The wheel of science maintains that a theory lead to a hypothesis which in turn leads to a series of observations, which allow an empirical generalization to be made, which in turn alters the hypothesis, therefore 'turning' the wheel once more. The wheel stands between induction and deduction and is what statistics are all about.

Statistics is the organizing and interpretation of data. If this is derived from a scientific experiment, it can be shown to fit within the wheel of science in the following ways:-

• Theory.

All theories will be untested or tested. Where they are tested, the statistical results of the theory can be evaluated to see if the results will fall within the expected range.

• Hypothesis.

Any hypothesis can be supported by statistical analysis of previously tested hypotheses that will bear out the results of the experiment. This can be helpful if you consider an ancient hypothesis that gold can be created from lead. Statistically, the hypothesis has never stood up to examination.

• Observations.

Statistics can, to some degree, predict what may or may not be happening in any given experiment. As such, careful statistical analysis of what is happening in the experiment can support the observations by providing a guide as to what is occurring.

• Empirical Deduction.

Once the data from the experiment has been assembled, it can be analyzed statistically to help produce the necessary deduction. Since an experiment should be graduated in its results, the statistical deduction can be examined in detail with the various statistical models.

Statistics is the organizing and interpretation of data. If this is derived from a scientific experiment, it can be shown to fit within the wheel of science in the following ways:-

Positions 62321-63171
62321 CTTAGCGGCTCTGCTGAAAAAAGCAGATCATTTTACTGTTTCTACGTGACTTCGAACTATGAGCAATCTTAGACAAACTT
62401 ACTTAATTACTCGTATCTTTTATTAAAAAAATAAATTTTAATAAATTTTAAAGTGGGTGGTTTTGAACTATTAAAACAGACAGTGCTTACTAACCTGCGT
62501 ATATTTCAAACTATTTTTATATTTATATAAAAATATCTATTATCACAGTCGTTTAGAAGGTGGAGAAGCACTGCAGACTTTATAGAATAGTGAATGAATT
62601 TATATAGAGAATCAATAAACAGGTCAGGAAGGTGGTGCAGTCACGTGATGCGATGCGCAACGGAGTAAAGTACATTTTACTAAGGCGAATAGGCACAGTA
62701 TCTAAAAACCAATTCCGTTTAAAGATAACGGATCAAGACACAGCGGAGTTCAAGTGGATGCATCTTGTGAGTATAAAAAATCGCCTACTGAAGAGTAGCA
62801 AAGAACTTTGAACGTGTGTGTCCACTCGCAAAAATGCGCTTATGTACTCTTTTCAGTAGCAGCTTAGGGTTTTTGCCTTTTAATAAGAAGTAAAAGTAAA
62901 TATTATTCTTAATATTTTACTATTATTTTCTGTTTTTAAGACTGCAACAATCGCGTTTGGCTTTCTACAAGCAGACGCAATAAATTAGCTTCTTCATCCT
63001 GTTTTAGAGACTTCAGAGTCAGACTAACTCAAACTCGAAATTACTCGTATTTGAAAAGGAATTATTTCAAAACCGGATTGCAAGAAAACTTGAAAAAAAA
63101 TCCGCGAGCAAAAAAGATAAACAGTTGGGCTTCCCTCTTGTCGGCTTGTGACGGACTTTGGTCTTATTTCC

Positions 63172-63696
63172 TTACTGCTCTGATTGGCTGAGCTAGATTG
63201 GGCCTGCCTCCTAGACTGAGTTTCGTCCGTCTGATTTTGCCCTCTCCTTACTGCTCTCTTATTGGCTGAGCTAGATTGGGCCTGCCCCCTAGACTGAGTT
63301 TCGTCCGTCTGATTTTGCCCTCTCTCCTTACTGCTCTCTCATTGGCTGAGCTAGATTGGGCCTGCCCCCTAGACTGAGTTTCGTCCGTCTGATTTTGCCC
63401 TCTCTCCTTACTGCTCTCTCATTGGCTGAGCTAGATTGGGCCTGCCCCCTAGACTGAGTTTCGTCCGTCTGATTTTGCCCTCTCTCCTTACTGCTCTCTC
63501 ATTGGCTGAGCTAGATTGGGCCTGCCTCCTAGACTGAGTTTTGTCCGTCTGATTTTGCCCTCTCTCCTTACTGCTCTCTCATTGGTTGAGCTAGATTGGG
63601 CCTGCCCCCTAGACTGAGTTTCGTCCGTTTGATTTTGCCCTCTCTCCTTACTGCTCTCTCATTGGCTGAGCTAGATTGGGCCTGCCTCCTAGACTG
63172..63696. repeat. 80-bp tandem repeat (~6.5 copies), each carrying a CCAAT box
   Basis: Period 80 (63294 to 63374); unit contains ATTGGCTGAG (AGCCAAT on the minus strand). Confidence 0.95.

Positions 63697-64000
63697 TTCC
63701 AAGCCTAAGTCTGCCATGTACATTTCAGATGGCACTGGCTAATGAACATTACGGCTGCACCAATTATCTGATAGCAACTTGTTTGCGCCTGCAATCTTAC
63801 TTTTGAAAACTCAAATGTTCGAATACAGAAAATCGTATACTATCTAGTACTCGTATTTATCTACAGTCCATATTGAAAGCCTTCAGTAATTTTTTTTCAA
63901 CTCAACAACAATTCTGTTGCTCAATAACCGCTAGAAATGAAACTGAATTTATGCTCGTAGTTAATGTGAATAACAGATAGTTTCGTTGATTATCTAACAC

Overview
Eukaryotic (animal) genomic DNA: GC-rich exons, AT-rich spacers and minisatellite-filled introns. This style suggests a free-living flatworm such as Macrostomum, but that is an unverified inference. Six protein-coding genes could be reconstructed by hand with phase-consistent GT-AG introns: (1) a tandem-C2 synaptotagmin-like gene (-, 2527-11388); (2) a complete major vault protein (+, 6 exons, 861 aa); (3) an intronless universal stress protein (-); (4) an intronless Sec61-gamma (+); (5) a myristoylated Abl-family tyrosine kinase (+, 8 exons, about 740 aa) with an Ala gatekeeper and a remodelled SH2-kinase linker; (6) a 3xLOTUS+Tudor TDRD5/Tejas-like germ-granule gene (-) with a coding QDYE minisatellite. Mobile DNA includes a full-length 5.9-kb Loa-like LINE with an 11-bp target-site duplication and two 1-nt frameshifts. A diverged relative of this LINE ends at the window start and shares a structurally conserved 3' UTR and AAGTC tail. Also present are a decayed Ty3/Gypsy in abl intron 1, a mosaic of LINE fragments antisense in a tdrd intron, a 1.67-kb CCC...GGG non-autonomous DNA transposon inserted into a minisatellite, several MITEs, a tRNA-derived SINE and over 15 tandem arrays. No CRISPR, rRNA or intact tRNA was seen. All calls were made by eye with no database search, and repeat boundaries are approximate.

• Theory.

All theories will be untested or tested. Where they are tested, the statistical results of the theory can be evaluated to see if the results will fall within the expected range.

• Hypothesis.

Any hypothesis can be supported by statistical analysis of previously tested hypotheses that will bear out the results of the experiment. This can be helpful if you consider an ancient hypothesis that gold can be created from lead. Statistically, the hypothesis has never stood up to examination.

• Observations.

Statistics can, to some degree, predict what may or may not be happening in any given experiment. As such, careful statistical analysis of what is happening in the experiment can support the observations by providing a guide as to what is occurring.

• Empirical Deduction.

Once the data from the experiment has been assembled, it can be analyzed statistically to help produce the necessary deduction. Since an experiment should be graduated in its results, the statistical deduction can be examined in detail with the various statistical models.